Statins work to reduce cardiovascular disease risk by reducing blood lipid levels. In the research here, the authors quantify the benefits that have been obtained through the use of this class of drug over the past few decades. This class of drug is broadly considered to be one of the more important contributions to the reduced rate of cardiovascular mortality over that span of time. The data here suggests that statins should be even more widely used than they are at present: there are incrementally greater gains that might be obtained.
The mechanism of cardiovascular damage influenced by statins is one in which lipids oxidized due to other mechanisms of aging drive the pace at which atherosclerosis progresses. Lowering overall lipid levels in the bloodstream also lowers the level of these problem damaged molecules, and so atherosclerosis is slowed. The logical step beyond this in order to produce much better classes of therapy, treatments capable of reversing this condition, is to remove the damaged lipids and their byproducts rather than just slow their impact. The SENS Research Foundation, for example, ran a program to uncover bacterial enzymes that might be modified to accomplish this task for 7-ketocholesterol. For now, however, the only available approaches involve improved ways to lower blood lipids, such as PCSK9 inhibitors. These should be better than statins, but still not as good as repairing the situation by specifically clearing damaged lipids.
Previous research has shown the benefit of statins for reducing high cholesterol and coronary heart disease risk amongst different patient populations. However, until now there has been no conclusive evidence from trials for current guidelines on statin usage for people with very high levels of low density lipoprotein (LDL) cholesterol (above 190mg/dL) and no established heart disease. After studying mortality over a 20-year period, researchers showed that 40mg daily of pravastatin, a relatively weak type of statin, reduced deaths from heart disease in participants by more than a quarter.
"For the first time, we show that statins reduce the risk of death in this specific group of people who appear largely healthy except for very high LDL levels. This legitimises current guidelines which recommend treating this population with statins." In addition, the findings challenge current approaches on treating younger patients with LDL elevations with a 'watch and wait' approach. Instead, even those with slightly elevated cholesterol are at higher long term risk of heart disease, and that the accumulation of modest LDL reductions over time will translate into large mortality benefits. "Our findings suggest that we should consider prescribing statins more readily for those with elevated cholesterol levels above 155 mg/dl and who also appear otherwise healthy."
This research follows on from a five-year 1995 study in which researchers observed the long-term effects of statins on patients involved in the West of Scotland Coronary Prevention Study (WOSCOPS) trial. The researchers took into account the original five-year study and followed the patients for a further 15 years. The WOSCOPS study provided the first conclusive evidence that treating high LDL in men with pravastatin for five years significantly reduces the risk of heart attack or death from heart disease compared with placebo. Statins were subsequently established as the standard treatment for primary prevention in people with elevated cholesterol levels.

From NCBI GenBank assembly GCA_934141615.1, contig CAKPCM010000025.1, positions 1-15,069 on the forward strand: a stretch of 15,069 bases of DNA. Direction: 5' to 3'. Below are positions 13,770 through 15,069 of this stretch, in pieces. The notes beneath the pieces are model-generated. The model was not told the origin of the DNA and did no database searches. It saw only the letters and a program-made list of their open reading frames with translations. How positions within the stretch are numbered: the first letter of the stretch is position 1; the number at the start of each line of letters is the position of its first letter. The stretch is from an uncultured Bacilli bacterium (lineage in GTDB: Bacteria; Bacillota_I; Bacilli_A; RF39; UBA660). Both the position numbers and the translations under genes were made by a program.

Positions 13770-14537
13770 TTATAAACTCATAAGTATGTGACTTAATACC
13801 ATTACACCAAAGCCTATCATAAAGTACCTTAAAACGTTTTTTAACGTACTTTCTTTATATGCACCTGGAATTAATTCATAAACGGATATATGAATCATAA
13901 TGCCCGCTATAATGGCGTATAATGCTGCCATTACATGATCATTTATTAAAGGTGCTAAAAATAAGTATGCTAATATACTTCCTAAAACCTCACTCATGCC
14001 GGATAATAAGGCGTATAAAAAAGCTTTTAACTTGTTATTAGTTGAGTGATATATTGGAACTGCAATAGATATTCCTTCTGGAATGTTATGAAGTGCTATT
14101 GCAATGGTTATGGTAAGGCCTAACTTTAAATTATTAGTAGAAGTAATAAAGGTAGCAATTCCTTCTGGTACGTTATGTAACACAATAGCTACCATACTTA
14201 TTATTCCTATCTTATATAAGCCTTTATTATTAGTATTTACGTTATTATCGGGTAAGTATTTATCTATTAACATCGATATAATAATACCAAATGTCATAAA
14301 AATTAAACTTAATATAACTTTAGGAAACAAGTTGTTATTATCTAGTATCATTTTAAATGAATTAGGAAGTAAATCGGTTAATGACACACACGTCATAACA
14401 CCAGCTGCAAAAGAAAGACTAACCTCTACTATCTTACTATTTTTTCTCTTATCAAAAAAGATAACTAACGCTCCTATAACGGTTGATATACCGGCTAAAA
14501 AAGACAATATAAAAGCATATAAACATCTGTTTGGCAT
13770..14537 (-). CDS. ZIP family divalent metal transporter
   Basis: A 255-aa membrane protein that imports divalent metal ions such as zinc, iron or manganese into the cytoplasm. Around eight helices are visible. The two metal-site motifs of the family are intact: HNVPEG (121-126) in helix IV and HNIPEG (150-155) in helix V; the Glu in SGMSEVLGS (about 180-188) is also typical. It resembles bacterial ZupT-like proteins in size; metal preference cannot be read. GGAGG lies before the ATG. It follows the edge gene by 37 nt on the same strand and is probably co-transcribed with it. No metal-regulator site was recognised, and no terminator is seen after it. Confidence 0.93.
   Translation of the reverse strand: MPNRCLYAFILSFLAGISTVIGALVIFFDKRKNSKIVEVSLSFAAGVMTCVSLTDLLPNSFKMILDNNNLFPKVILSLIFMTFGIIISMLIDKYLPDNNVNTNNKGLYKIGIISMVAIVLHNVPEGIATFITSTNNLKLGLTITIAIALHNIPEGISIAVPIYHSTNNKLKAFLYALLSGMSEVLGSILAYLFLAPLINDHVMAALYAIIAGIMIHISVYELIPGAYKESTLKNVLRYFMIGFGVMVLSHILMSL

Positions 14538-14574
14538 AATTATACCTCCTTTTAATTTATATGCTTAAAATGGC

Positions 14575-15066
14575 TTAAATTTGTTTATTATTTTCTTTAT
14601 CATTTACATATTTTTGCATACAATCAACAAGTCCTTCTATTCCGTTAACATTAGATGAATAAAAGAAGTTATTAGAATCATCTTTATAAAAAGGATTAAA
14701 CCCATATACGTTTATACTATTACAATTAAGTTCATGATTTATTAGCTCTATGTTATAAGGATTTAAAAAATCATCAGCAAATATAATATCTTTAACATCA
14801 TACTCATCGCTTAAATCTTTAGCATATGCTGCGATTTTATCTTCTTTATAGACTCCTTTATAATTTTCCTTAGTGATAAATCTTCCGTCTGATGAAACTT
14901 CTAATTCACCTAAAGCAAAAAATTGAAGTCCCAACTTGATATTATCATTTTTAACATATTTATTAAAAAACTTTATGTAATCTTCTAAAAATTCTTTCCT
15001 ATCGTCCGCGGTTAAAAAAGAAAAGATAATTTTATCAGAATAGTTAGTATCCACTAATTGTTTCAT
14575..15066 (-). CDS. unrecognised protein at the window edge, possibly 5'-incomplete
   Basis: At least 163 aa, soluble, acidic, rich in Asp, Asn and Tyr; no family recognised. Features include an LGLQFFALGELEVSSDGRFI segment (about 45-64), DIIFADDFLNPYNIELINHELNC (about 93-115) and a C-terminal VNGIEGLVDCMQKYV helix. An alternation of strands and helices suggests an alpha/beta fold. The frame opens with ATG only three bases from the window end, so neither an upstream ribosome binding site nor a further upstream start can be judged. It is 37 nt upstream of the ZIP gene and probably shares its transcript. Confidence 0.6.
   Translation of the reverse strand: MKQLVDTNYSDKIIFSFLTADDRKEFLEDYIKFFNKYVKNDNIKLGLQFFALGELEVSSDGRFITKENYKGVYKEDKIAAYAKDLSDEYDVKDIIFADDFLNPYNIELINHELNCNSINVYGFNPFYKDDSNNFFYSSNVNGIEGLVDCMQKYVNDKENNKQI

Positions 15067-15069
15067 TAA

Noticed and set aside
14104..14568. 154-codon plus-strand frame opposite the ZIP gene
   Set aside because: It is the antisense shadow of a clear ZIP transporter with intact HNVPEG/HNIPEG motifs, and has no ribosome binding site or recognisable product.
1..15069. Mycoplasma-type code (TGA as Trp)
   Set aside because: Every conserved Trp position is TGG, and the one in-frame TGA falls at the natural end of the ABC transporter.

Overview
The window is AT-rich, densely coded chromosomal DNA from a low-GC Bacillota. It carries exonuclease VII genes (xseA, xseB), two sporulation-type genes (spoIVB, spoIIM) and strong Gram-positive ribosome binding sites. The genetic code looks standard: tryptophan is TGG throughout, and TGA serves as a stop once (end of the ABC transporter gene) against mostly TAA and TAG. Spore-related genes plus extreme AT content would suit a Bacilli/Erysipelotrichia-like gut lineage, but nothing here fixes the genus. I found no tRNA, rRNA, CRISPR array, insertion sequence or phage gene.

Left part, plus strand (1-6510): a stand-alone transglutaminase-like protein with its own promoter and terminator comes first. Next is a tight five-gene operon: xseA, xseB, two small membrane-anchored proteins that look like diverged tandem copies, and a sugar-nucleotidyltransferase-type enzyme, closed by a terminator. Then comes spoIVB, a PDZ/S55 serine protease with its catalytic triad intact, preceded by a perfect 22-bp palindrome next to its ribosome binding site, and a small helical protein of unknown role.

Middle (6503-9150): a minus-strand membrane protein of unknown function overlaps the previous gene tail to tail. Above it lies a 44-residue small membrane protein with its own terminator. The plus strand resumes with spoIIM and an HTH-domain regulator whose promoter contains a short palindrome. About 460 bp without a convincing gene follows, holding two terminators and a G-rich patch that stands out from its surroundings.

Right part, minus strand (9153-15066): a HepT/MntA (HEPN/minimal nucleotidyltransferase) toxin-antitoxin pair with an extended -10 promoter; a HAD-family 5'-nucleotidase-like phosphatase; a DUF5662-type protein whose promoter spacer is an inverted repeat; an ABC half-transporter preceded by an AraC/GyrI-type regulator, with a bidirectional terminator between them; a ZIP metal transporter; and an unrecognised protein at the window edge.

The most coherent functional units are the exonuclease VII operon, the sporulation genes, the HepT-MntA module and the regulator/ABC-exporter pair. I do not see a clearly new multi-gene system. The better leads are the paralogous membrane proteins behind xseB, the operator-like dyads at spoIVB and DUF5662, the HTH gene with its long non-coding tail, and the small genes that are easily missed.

Now, researchers have completed analyses of the 15-year follow up of 5,529 men, including 2,560 with LDL cholesterol above 190 mg/dL of the original 6,595, chosen because they had no evidence of heart disease at the beginning of the present study. Participants were aged 45-64 years. During the five-year initial trial they were given pravastatin or placebo. Once the trial ended the participants returned to their primary care physicians, and an additional 15-year period of follow-up ensued. The 5,529 men were split into two groups: those with 'elevated' LDL (between 155 and 190mg/dL) and those with 'very high' LDL (above 190mg/dL). The standard 'ideal' level of LDL for high risk patients is below 100mg/dL, but this varies depending on individual risk factors.
The researchers found that giving pravastatin to men with 'very high' LDL reduced twenty year mortality rates by 18 per cent. Statins also reduced the overall risk of death by coronary heart disease by 28 per cent, and reduced the risk of death by other cardiovascular disease by 25 per cent among those with very high LDL cholesterol. The 15-year follow up also meant the researchers could compare patients' original predicted risk of heart disease with actual observed risk. According to the risk equations for cardiovascular disease, 67 per cent of patients included in the WOSCOPS trial with LDL above 190mg/dL would have less than a 7.5 per cent risk of heart disease by year ten, and thus would not have been treated with statins based on that risk. However, the present study shows that in fact, this group actually had a 7.5 per cent risk by year five, meaning their ten year risk was 15 per cent. Following statin therapy, this group's ten year risk was reduced compared with those that were given placebo during the trial.